Title: The Lucy Variations
Author: Sara Zarr
Source: Local Library
Summary: Lucy was a piano prodigy who dramatically and publicly quit music about six months ago, to the rage and disappointment of her mother and grandfather. When her little brother (also being groomed to musical greatness) gets a new piano teacher, Lucy finds herself yearning to go back to the instrument. But the thought of letting herself in for the pressure of performing and achieving is still horrifying, and how can she have one without the other?
First Impressions: I'm glad Zarr didn't go the route of a full-on affair with Lucy and Will, but just brushed up against it. The characters are nicely complex and flawed.
Later On: Sara Zarr is one of those auto-TBR authors for me. She presents characters that are realistic, bumping up against other characters that are realistic, and never goes the obvious route. Lucy's relationship with Will is more about friendship and music, sort of leaning in the direction of sexual/romantic, but never quite getting there. (Phew.) Also, it never quite gets there because (spoilerish) Lucy realizes that Will is not quite the person she thought he was.
Lucy's relationship with music is a bit more tricky and Zarr handles that with compassion and shades of grey as well. Lucy loves music itself. After months of not even playing a note, she misses it like you miss the love of your life. But for her, music is wrapped around with her relationship with her mother and her grandfather, and even her dead grandmother. Their reactions to her dramatic departure from the public eye were anger and disappointment and feelings of betrayal (here we put all this effort into your education and this is how you repay us??) Lucy of course would rather do anything than return to music because it would mean they were right that she would miss it and want it back.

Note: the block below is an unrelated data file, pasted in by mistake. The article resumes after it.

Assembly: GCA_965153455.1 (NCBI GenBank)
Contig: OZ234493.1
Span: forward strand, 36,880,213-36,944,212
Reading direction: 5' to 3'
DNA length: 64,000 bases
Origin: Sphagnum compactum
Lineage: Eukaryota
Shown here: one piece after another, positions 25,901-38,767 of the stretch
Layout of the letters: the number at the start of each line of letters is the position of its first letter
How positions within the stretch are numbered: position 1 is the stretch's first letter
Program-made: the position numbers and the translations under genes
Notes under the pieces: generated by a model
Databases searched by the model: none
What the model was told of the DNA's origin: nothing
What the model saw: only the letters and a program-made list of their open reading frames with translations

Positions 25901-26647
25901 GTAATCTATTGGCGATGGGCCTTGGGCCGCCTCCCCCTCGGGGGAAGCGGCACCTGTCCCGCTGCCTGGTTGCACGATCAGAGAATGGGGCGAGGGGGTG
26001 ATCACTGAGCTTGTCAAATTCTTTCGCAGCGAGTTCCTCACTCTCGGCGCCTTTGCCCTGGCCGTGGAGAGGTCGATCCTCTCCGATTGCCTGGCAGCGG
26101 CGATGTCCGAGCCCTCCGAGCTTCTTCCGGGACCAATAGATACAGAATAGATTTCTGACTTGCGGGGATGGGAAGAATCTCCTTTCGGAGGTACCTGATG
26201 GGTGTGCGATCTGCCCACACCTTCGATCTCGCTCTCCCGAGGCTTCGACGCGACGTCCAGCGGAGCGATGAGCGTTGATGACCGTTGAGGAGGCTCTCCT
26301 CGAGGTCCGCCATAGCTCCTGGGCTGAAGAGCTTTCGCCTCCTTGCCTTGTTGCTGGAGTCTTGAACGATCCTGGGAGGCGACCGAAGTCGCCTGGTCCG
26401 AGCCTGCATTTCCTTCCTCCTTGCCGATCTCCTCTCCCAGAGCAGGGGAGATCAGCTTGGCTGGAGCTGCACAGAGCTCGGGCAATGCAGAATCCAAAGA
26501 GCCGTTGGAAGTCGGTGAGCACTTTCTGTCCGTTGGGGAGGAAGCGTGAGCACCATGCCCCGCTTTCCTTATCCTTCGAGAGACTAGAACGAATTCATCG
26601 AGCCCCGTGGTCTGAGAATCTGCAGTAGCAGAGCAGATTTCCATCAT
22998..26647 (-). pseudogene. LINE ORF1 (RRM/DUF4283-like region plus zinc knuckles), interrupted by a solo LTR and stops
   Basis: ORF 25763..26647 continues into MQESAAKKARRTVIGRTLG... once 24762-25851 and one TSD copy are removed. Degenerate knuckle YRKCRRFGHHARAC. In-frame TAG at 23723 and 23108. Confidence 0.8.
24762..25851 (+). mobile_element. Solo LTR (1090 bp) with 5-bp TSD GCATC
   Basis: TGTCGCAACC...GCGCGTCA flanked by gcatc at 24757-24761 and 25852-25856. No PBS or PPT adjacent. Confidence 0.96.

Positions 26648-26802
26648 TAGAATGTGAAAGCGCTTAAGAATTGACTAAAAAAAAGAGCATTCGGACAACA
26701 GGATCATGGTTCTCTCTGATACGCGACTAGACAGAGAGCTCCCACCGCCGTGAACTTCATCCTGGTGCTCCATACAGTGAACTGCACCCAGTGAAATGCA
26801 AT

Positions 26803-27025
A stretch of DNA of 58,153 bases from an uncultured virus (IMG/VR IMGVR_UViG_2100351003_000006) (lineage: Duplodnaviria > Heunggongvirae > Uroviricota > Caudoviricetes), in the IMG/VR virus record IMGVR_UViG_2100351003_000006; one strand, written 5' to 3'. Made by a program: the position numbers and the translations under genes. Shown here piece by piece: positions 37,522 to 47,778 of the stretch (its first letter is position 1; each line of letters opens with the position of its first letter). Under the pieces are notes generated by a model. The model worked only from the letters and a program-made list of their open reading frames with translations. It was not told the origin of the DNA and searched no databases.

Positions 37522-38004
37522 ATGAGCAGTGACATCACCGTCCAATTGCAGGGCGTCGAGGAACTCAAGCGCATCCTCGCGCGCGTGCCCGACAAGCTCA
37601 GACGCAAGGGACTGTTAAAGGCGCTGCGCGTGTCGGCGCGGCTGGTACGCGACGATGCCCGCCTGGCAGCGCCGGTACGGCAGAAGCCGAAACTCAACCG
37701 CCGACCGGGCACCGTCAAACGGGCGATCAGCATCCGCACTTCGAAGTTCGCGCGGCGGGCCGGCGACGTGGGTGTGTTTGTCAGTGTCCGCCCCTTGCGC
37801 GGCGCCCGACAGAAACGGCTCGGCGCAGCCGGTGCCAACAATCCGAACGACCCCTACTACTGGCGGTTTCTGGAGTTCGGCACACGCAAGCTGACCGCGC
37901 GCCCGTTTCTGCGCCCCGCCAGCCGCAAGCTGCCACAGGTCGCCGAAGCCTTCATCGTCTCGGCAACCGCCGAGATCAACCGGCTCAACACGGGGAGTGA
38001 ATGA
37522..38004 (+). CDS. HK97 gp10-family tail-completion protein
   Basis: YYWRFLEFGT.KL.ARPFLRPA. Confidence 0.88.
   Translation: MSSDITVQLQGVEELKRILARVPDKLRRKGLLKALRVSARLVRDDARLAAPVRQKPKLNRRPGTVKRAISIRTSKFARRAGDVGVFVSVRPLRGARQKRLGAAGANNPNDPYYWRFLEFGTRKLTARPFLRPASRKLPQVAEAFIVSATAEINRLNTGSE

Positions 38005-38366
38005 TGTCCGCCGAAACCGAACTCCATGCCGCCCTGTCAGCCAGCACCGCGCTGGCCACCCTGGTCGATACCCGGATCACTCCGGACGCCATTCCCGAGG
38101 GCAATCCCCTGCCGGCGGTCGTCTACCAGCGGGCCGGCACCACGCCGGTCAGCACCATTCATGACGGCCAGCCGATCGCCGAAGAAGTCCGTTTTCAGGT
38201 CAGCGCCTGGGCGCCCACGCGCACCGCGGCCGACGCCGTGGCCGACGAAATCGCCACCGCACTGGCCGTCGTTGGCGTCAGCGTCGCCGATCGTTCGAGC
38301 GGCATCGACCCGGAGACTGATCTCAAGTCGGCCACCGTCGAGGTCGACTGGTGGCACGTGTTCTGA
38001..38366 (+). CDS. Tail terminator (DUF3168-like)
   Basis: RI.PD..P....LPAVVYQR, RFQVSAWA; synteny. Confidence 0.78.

(I think Liz Burns put it best when she said they basically all went, "FINE!" "FINE!" and went off into different rooms to sulk and glare at each other.)
I loved how Lucy finds a way through all the morass of family expectations to work out what she wants and is prepared to do.
More: A Chair, A Fireplace, and a Tea Cozy
Bookshelves of Doom includes this book and a brief review on a roundup of piano-prodigy stories, so if that element appeals to you, here's some more reading.